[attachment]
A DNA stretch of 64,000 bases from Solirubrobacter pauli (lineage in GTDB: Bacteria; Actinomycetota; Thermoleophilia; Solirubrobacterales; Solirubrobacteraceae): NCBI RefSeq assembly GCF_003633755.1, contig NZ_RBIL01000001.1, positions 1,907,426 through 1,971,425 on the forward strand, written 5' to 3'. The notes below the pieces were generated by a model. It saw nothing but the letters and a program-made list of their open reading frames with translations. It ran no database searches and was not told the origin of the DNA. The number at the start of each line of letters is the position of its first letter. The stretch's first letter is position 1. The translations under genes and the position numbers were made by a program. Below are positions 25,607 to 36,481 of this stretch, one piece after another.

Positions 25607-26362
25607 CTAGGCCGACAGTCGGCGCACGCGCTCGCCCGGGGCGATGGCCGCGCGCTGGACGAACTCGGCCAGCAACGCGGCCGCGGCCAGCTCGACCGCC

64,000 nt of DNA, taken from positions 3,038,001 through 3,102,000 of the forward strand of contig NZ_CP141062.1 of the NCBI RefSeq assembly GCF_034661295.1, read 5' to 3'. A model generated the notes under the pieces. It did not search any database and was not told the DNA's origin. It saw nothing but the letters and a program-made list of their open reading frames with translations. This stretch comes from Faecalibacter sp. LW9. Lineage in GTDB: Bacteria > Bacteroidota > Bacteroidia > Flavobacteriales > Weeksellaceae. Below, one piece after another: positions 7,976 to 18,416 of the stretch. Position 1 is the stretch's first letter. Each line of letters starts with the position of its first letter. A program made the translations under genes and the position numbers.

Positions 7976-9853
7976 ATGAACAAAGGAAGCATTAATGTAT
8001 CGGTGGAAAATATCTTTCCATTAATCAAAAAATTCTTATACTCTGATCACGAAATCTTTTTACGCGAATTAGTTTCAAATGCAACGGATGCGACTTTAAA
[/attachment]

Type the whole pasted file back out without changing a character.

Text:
A DNA stretch of 64,000 bases from Solirubrobacter pauli (lineage in GTDB: Bacteria; Actinomycetota; Thermoleophilia; Solirubrobacterales; Solirubrobacteraceae): NCBI RefSeq assembly GCF_003633755.1, contig NZ_RBIL01000001.1, positions 1,907,426 through 1,971,425 on the forward strand, written 5' to 3'. The notes below the pieces were generated by a model. It saw nothing but the letters and a program-made list of their open reading frames with translations. It ran no database searches and was not told the origin of the DNA. The number at the start of each line of letters is the position of its first letter. The stretch's first letter is position 1. The translations under genes and the position numbers were made by a program. Below are positions 25,607 to 36,481 of this stretch, one piece after another.

Positions 25607-26362
25607 CTAGGCCGACAGTCGGCGCACGCGCTCGCCCGGGGCGATGGCCGCGCGCTGGACGAACTCGGCCAGCAACGCGGCCGCGGCCAGCTCGACCGCC

64,000 nt of DNA, taken from positions 3,038,001 through 3,102,000 of the forward strand of contig NZ_CP141062.1 of the NCBI RefSeq assembly GCF_034661295.1, read 5' to 3'. A model generated the notes under the pieces. It did not search any database and was not told the DNA's origin. It saw nothing but the letters and a program-made list of their open reading frames with translations. This stretch comes from Faecalibacter sp. LW9. Lineage in GTDB: Bacteria > Bacteroidota > Bacteroidia > Flavobacteriales > Weeksellaceae. Below, one piece after another: positions 7,976 to 18,416 of the stretch. Position 1 is the stretch's first letter. Each line of letters starts with the position of its first letter. A program made the translations under genes and the position numbers.

Positions 7976-9853
7976 ATGAACAAAGGAAGCATTAATGTAT
8001 CGGTGGAAAATATCTTTCCATTAATCAAAAAATTCTTATACTCTGATCACGAAATCTTTTTACGCGAATTAGTTTCAAATGCAACGGATGCGACTTTAAA